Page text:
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On a different path

TyRon Lewis II is a lot like his dad, but he won't lose his life to the streets.

By MELANIE AVE, Times Staff Writer
Published October 24, 2006

[Times photo: Willie J. Allen Jr.]

DAYTONA BEACH - Here, he is just TyRon Lewis II, a little boy with a simple name.

But 160 miles to the west in St. Petersburg, he is a little boy with a name that triggers vivid and painful memories.

He was a toddler 10 years ago today when a white police officer in St. Petersburg shot his father, sparking two nights of rioting.

To some, TyRon Lewis was a martyr, a tragic symbol of a white assault on the black community.

To others, he was a thug who tried to run over a cop.

But to an 11-year-old boy growing up a few blocks from the Daytona International Speedway, TyRon Lewis is the father whose violent death runs like a fault line through his life.

TyRon Lewis II will be in St. Petersburg today, marking the anniversary of his father's death at an Uhuru-sponsored event at the All People's Tyron Lewis Gym and Wellness Center.

He was born Aaron White on May 14, 1995, the son of two unmarried 16-year-olds, TyRon Lewis and LaToya White, now LaToya Simmons. His maternal grandmother named him.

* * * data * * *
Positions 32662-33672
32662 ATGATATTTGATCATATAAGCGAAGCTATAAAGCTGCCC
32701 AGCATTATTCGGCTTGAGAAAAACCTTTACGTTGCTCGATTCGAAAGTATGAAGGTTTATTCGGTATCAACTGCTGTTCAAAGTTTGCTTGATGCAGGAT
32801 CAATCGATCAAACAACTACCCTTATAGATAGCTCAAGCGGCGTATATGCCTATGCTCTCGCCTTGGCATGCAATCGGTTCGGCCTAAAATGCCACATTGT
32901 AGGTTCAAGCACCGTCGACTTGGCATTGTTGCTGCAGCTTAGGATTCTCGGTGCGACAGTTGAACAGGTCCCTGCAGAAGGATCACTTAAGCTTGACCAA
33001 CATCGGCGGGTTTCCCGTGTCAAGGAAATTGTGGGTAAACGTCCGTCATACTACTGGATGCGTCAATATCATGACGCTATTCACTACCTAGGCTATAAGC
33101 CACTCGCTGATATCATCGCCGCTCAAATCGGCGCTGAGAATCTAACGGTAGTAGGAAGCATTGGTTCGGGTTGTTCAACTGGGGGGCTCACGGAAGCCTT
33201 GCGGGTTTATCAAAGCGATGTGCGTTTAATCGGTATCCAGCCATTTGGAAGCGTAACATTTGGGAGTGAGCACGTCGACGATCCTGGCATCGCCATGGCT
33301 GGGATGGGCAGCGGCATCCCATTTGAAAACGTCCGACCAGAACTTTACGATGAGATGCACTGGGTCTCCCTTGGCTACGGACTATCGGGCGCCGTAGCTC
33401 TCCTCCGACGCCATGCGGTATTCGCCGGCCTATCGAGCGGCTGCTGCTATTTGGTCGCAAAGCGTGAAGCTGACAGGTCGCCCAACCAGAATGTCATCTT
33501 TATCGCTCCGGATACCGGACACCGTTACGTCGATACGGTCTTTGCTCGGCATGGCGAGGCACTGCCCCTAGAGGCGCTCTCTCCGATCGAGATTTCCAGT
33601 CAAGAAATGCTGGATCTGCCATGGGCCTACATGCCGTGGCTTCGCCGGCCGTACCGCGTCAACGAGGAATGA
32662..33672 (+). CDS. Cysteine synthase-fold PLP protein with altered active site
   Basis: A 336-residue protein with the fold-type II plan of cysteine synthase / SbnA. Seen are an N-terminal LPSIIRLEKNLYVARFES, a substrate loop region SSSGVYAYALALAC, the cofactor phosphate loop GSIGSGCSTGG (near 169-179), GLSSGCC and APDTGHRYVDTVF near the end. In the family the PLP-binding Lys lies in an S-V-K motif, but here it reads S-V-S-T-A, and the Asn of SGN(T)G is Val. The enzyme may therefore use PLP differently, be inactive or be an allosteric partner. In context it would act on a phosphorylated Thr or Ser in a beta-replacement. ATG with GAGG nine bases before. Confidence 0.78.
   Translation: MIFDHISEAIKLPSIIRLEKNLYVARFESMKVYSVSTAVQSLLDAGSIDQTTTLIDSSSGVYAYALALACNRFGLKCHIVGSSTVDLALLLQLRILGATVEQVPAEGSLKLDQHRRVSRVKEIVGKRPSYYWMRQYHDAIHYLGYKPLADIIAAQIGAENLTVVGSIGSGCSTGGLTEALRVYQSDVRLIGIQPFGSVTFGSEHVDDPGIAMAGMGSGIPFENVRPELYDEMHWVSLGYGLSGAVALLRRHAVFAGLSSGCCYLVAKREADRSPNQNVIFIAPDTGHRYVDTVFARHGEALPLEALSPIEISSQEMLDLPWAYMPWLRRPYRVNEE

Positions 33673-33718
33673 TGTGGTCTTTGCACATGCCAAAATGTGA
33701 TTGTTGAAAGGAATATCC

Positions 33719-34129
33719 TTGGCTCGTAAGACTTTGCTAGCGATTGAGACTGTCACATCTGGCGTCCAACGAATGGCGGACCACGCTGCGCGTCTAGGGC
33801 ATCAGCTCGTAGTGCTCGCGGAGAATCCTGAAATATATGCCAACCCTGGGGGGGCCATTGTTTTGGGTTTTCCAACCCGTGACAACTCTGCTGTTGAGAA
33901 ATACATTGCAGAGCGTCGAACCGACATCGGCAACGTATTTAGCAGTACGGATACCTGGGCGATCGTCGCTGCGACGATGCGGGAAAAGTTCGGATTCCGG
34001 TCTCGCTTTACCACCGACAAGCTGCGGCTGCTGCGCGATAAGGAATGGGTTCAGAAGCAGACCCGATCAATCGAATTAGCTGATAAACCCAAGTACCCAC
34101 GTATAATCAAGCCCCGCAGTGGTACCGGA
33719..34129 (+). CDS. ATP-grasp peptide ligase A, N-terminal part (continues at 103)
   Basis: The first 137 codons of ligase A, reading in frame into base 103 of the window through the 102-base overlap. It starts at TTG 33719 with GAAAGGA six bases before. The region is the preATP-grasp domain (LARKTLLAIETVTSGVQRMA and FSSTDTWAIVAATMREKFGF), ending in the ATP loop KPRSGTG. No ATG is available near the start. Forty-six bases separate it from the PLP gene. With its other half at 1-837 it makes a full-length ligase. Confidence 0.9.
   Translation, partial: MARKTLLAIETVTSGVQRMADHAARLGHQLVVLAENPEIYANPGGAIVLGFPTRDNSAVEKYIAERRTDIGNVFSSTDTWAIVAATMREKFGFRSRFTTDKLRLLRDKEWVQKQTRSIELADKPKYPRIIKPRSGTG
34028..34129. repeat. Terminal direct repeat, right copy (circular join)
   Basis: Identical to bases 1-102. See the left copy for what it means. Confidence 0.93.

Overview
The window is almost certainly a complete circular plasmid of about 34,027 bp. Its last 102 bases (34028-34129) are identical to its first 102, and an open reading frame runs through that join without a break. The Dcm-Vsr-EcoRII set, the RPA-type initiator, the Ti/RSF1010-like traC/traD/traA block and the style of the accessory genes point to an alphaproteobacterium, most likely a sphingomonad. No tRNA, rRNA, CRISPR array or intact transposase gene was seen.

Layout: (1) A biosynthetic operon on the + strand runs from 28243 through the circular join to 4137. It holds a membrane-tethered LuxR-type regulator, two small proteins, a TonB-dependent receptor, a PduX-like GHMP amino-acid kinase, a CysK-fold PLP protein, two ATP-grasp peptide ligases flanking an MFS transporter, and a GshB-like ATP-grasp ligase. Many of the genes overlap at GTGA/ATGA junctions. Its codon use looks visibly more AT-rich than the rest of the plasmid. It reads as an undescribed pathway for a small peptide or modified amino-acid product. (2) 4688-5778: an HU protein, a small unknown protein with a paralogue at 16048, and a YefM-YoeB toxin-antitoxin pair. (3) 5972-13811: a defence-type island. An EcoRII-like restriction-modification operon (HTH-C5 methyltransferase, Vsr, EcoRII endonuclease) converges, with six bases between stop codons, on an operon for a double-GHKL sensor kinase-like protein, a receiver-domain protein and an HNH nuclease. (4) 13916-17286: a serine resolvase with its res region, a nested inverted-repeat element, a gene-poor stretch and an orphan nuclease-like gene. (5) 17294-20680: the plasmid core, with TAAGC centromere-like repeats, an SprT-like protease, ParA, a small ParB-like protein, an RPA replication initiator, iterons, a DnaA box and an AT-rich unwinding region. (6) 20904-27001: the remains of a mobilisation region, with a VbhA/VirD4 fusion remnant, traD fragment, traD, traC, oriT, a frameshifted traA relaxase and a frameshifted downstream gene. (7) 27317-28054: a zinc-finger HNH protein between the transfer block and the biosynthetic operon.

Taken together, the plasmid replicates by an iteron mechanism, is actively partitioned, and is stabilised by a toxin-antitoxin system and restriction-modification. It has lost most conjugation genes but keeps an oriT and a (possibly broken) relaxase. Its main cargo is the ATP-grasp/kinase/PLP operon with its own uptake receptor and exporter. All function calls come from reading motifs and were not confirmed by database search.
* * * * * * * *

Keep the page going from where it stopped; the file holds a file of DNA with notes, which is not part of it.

Lewis, who had string of arrests beginning at age 9, was in a juvenile detention center when his son was born.

When he got out, he tried to meet his 1-year-old son.

"He was so, so happy," said his mother, Pamela Lewis Rose, 52, who was living in Daytona Beach then. "He come back saying, 'Mama I'm going to buy the baby pants. I'm going to get me a job.' "

Lewis attempted to see the boy several times, including a month before he died, but Simmons' mother refused.

"She told him he didn't have a son and don't come back to her house," Simmons, 27, recalled her mother telling Lewis. "That was the last time I ever spoke to him."

Before Lewis left Daytona Beach for the last time, he talked to his mother. The joy of fatherhood had soured.

"His whole attitude had changed," his mother said. "He didn't care so, blah, blah, blah."

He told his mother he was returning to St. Petersburg, where he was wanted on arrest warrants.

"I told him Ron, I said, if you leave I'm not going to be responsible," she recalled telling her youngest child of four. "I said, 'If you go, you're either going to be in jail or you going to die.'

"He said, 'I don't care, Mama. I'm going.' "

New name, heritage

Little Aaron was just learning to walk when his mother, still in Daytona Beach, heard about the shooting and watched the rioting in St. Petersburg on television the evening of Oct. 24, 1996.

"I was in disbelief," Simmons said. "I just turned off the TV."

Lewis and a friend were driving the LeMans through the intersection of 16th Street and 18th Avenue S when St. Petersburg officers James Knight and Sandra Minor stopped the car for speeding.

Knight, standing in front of the car, shot Lewis three times after the teen refused to get out of the car and the vehicle lurched forward.

A grand jury concluded the shooting was justified even as the Police Department determined Knight broke some rules.

Simmons said she felt like she was in another world.

Her son was fatherless.